And then comes the potential worst case bus scenario. You buy the buses, but then have to stay with remote learning all school year. You just spent $2.2 million dollars on buses you don’t need.

There are other costs for in-person school in a pandemic, including half-a-million dollars for personal protective equipment.

But no matter how many children and staff wear masks, and wash their hands, there is still tremendous fear that COVID-19 could go home with somebody.  That’s why representatives of District 65’s employee unions, representing 1,000 workers including teachers, urged the board to start the year remotely. “These are unprecedented times,” a letter from the unions stated, and during a global pandemic, the letter continued, beginning school in school itself could be dangerous.

Earlier this month, the Evanston Township High School board reversed itself and went to all-remote learning until the coronavirus situation improves. ETHS was originally going to open remotely for three weeks, and then go to a hybrid system of in person and e-learning, but the District 202 board dropped that idea after strong opposition from employee unions.

Board member Joseph Halipern said the current situation, leaving options open just in case the virus gets worse is the best thing to do until there is a vaccine. “This is where we are until the science catches up to COVID-19,” he added.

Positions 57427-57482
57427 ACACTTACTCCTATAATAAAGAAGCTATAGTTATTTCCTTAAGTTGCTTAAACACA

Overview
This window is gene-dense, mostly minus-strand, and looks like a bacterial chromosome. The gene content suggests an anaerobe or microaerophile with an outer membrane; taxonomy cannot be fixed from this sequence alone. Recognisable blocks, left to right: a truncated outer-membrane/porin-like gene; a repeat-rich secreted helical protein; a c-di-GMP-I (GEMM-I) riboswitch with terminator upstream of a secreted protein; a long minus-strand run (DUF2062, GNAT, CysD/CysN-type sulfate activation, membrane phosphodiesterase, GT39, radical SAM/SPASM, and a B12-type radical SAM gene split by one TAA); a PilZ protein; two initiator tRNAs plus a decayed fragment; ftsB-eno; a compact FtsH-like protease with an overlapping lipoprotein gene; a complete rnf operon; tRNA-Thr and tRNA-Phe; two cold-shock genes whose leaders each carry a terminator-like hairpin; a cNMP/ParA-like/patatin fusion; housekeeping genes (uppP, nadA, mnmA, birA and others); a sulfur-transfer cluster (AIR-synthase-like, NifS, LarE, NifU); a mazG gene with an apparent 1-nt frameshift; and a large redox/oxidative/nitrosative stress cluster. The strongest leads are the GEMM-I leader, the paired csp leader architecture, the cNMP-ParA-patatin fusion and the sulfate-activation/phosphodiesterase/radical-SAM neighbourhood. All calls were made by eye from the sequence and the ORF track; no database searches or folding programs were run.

Dozens of District 65 parents added their own comments in a chat room while watching the virtual board meeting, including Mike Conroy.

Conroy and his wife Stephanie Kimmel are parents of boy who will be in 7th grade, and a girl who will be in 6th.  Assuming virus cases do not increase, Conroy said he would be “comfortable with social distancing and masks” as a way to reopen schools. He says it’s also a good idea to have e-learning first, “because it might be good to wait a few weeks to see what happens with other districts” which open without having students learn remotely.

Kimmel would like to see some sort of personal connection established between students and teachers before remote learning begins, possibly having the kids and educators meet outside, while maintaining social distancing. Her daughter is entering a new school this fall, and meeting the teacher in person, Kimmel says, will help.

Kimmel also says remote learning must be improved for it to have any value. “Some teachers are better than others with computers,” she says. “It’s not what you wanted to do when you became a teacher, learning how to set up sessions on zoom,” she adds.

They are especially concerned for their son, who is a special needs student with an individual education plan. They say they’re still waiting to hear from the appropriate department to answer some of their questions.

Still, Kimmel says District 65 is “doing a good job with what they have, but there are still so many unknowns”

All that’s definitely known now is District 65 begins school via computer on Aug. 27. Beyond that, the virus is in charge. Board member Kartha says “we are making the least bad decisions.  There are no good decisions here.”

Jeff Hirsh joined the Evanston Now reporting team in 2020 after a 40-year award-winning career as a broadcast journalist in Cincinnati, Ohio.